Vandals rob church at site of Jesus's transfiguration

Vandals rob church at site of Jesus’s transfiguration

Vandals rob church at site of Jesus’s transfiguration

On Monday, October 24, 2016, the Church of the Transfiguration on Mount Tabor (Galilee) was robbed by unknown burglars. The intruders destroyed the tabernacle and desecrated the sacred hosts. (Credit: Latin Patriarchate of Jerusalem.)

In what the Latin Patriarchate of Jerusalem described as a 'heinous' act, unidentified vandals stole from and desecrated one of the Holy Land's most important churches, marking the spot where Jesus 'shone' with God's glory.

An historic Holy Land church that marks the site of Jesus’s transfiguration has been robbed and desecrated by unknown assailants in an act described by the local Catholic authorities as “heinous.”

Intruders who broke into the Church of the Transfiguration on Mount Tabor in the Israeli region of Galilee destroyed its tabernacle, desecrated consecrated hosts, vandalized statues and stole chalices together with the contents of the donation box.

A joint statement released by the Latin Patriarchate of Jerusalem together with all the Churches and the Custody of the Holy Land described the crime as “heinous” and “an act that violates the sanctity of the holy sites.”

Church officials believe the motive for Monday’s incident was robbery and not Jewish extremism. Wadie Abunassar, a spokesman for the Catholic bishops in the Holy Land, told local media that no graffiti was left in the attack, which is the norm in cases of extremism in the region.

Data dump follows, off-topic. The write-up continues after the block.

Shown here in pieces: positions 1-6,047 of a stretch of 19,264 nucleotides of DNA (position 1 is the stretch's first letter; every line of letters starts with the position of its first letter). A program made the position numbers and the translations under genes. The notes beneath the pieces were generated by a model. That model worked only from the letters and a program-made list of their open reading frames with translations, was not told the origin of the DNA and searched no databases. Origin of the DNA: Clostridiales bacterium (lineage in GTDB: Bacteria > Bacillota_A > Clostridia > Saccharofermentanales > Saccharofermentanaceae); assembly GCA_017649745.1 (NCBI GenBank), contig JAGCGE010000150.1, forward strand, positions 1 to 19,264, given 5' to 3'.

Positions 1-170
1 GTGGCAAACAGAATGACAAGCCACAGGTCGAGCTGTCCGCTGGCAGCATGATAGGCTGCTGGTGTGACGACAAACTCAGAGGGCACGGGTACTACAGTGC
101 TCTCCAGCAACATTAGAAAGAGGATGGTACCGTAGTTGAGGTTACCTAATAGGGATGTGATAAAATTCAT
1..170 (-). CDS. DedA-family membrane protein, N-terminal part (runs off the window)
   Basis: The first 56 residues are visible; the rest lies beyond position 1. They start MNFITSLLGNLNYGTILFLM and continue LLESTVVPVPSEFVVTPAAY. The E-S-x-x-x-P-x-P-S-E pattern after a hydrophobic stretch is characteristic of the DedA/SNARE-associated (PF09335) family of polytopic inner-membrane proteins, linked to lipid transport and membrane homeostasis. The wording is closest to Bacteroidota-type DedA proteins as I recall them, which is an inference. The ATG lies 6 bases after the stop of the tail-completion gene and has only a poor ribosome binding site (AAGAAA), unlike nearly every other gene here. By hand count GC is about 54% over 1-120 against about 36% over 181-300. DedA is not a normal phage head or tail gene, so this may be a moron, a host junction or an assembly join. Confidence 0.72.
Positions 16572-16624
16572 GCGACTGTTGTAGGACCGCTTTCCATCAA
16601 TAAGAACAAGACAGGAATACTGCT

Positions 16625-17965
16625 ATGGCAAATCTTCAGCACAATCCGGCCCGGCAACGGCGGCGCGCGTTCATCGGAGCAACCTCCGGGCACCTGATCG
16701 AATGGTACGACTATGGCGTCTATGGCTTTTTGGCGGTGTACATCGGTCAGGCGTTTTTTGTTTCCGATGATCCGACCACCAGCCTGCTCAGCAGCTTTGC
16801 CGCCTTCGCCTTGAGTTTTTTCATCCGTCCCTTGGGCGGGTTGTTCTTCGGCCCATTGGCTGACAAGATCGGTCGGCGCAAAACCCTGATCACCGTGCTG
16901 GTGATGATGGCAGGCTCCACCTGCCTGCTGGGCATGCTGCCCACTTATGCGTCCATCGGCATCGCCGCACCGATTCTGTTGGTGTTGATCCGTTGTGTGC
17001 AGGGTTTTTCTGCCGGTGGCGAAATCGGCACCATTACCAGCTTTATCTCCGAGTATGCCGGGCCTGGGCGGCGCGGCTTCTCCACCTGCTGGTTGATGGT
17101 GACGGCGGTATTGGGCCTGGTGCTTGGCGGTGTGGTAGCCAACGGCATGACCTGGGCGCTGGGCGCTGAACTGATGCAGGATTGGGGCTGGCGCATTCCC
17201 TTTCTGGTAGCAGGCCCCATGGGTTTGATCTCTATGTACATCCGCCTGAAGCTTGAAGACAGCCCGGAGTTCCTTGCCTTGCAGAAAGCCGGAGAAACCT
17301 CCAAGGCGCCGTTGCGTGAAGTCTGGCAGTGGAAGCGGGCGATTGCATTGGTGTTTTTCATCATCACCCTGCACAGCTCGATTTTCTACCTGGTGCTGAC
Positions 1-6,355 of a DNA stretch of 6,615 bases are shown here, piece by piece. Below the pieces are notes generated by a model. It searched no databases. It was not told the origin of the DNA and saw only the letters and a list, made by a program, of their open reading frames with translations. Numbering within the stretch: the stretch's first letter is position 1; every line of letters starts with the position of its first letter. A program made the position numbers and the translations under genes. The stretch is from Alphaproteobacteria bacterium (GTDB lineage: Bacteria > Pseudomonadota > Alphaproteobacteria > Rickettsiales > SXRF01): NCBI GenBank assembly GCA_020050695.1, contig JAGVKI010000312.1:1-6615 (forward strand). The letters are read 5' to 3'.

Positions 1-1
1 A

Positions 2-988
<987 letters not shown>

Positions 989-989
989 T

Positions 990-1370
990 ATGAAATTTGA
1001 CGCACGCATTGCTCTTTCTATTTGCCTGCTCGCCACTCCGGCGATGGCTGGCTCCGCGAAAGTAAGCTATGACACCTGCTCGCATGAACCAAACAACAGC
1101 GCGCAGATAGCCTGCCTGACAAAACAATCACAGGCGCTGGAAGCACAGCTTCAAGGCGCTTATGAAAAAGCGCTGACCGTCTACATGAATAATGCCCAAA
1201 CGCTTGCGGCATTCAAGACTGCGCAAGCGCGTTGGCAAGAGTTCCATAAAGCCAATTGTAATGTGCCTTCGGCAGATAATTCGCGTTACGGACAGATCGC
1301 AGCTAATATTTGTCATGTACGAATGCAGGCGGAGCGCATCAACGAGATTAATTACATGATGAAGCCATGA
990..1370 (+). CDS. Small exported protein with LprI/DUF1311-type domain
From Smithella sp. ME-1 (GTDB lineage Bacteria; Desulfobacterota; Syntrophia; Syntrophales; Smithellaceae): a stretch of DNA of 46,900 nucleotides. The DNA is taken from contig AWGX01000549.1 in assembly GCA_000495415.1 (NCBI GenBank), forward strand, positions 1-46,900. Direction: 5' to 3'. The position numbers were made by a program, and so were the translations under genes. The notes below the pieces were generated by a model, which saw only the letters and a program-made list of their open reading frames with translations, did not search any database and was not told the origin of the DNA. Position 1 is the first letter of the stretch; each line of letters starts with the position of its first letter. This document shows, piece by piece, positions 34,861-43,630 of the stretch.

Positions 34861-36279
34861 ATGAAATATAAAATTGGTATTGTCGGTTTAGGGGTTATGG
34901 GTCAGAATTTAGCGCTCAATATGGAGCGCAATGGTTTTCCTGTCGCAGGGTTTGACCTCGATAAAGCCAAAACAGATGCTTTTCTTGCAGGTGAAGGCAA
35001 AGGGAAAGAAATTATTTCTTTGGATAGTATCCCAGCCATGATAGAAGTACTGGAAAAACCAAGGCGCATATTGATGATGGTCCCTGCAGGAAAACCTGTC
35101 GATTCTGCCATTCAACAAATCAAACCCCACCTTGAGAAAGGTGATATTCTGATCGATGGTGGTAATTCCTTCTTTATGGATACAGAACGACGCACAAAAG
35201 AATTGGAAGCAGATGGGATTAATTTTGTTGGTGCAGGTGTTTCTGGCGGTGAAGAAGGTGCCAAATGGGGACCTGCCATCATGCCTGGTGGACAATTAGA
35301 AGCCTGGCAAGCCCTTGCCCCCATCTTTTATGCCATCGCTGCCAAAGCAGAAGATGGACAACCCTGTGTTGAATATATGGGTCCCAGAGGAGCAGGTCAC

According to The Times of Israel, police officials are investigating the robbery as a criminal matter without religious motivations.

The Church of the Transfiguration is a Franciscan church located on Mount Tabor in Galilee, which according to tradition is the site where Jesus and three of his apostles, Peter, James and John, went up a mountain to pray. The Gospels record how, on the mountain, Jesus shone with bright rays of light and the prophets Moses and Elijah appeared beside him.

According to Bishop Giacinto-Boulos Marcuzzo, auxiliary in Jerusalem, the incident showed a “lack of the sense of the sacred, of the divine” that was normal in the Holy Land among Jews and Muslims as well as Christians.

“The thieves even stole a bronze statue of Our Lady, which was on the tabernacle,” Marcuzzo said in a statement. “But it is too heavy and they left it almost immediately. Some volunteers found it lying in the garden and put it back in its original place.”

According to the bishop, who visited the site soon after the attack, there are also signs of the vandals setting fire to the church.

The total value of the theft was unknown, but there was only “a small amount of money” in the box, Marcuzzo said. Despite the incident taking place at the end of the Sukkot celebrations, the attack wasn’t sectarian in nature, but most likely a case of “petty crime,” he added.

Marcuzzo said a small prayer of reparation has been made, but an official service will be held in the coming weeks, according to Asia News.

“This will confirm our love for the place, our sense of the sacred and devotion to Our Lady,” he said. “All those who have a connection with this place will be invited — of course Muslims too.”

The current church of the Transfiguration is part of a Mount Tabor Franciscan friary complex completed in 1924 by architect Antonio Barluzzi. It was built on the ruins of a sixth-century Byzantine church and a 12th-century church of the Crusader period.

Latest Stories

Most Read

Crux needs your monthly support

to keep delivering the best in smart, wired and independent Catholic news.

Latest Stories